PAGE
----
Whether a specific commission or an otherwise inspired image, his artwork represents the subject accurately, also presenting a sincere expression of his personal involvement in what surrounds that subject.
His sculpture entitled “Dream of a Gulf Coast Ridley,” effectively lulls a viewer into a peaceful scene of a sea turtle gliding over waving kelp, ingeniously supported above a variety of multi-colored coral. Michael's work seems to embody all of the elements at play. His pieces are strongly narrative, emphasizing the nature of the material in refined texture, and the nature of the subject in researched accuracy.
“Dream of a Gulf Coast Ridley”
In “Reports from the Basin,” he depicts the first dinosaur to develop vocalization, as a hatching, lizard-like creature, emerging aggressively from a leathery shell. This bronze is part of a recent, multi-sculptural and custom gate commission.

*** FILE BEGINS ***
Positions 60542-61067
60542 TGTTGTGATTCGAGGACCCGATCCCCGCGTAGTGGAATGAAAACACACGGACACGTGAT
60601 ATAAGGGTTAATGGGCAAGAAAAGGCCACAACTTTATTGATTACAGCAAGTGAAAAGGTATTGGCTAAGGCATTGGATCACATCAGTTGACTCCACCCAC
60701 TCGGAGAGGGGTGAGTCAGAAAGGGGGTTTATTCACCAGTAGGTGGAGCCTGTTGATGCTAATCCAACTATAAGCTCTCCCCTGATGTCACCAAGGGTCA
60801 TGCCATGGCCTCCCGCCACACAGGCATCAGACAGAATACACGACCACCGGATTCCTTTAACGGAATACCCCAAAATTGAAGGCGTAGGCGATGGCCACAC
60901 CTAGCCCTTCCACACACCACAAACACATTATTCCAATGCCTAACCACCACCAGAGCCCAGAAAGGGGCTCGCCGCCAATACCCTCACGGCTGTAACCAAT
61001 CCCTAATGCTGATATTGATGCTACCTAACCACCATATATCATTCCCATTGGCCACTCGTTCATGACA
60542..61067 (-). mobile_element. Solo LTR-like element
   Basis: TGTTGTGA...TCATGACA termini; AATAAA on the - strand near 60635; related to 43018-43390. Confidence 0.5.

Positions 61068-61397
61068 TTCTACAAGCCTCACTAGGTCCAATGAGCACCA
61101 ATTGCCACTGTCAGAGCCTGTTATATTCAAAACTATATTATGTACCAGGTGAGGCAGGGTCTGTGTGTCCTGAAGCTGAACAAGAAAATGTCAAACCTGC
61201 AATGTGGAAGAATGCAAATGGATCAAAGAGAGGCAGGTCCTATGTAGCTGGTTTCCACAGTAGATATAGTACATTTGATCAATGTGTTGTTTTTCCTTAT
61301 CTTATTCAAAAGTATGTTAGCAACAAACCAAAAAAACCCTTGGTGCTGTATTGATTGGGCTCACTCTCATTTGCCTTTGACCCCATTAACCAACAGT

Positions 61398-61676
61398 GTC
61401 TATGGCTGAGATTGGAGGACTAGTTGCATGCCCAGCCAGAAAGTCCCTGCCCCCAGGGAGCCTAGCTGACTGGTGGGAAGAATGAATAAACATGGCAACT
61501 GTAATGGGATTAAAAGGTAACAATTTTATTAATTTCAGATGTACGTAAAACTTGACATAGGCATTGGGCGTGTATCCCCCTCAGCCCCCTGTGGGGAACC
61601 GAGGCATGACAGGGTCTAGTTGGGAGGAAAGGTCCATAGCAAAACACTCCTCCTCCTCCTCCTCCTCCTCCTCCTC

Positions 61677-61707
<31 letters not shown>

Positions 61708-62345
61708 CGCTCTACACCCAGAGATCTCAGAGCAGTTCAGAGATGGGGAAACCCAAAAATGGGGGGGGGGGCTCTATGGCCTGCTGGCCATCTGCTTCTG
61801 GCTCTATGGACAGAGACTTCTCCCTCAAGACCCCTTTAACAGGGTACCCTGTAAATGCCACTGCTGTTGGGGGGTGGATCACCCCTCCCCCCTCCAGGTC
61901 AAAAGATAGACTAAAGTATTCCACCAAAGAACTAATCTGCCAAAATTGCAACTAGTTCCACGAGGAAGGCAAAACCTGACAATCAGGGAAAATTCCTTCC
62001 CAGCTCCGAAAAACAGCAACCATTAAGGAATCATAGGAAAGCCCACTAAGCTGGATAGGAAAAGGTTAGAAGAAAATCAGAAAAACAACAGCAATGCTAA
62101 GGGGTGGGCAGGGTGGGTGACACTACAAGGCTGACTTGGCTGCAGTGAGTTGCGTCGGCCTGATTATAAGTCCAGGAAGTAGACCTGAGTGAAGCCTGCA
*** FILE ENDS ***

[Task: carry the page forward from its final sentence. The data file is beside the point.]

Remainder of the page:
“Reports from the Basin”
“In each of my sculptures I attempt to visually stimulate a sense of movement and to create character uniqueness worthy of enjoyment.”
Michael's work ranges from the simplicity of a mirror burnished chameleon to the intricate, detailed drama of his sculpture entitled “Survivor,” depicting the complex reality of a man shipwrecked at sea, being thrashed by her strength, while implying the equal strength of man's survival instinct, as he courageously maintains a hold on the very rock which displays nothing left of his vessel, save its weathered mast and tattered sails.
Michael Hall has been honored with serving two terms as president of the Texas Society of Sculptors. This organization kindles the fire of creativity among sculptors, nation wide, offering collective information for sculptors in all mediums, as well as two annual exhibits, and the opportunity to gather, in a guild-like fashion, to share ideas and organize new means of publicly representing the vast sculptural activity present throughout Texas.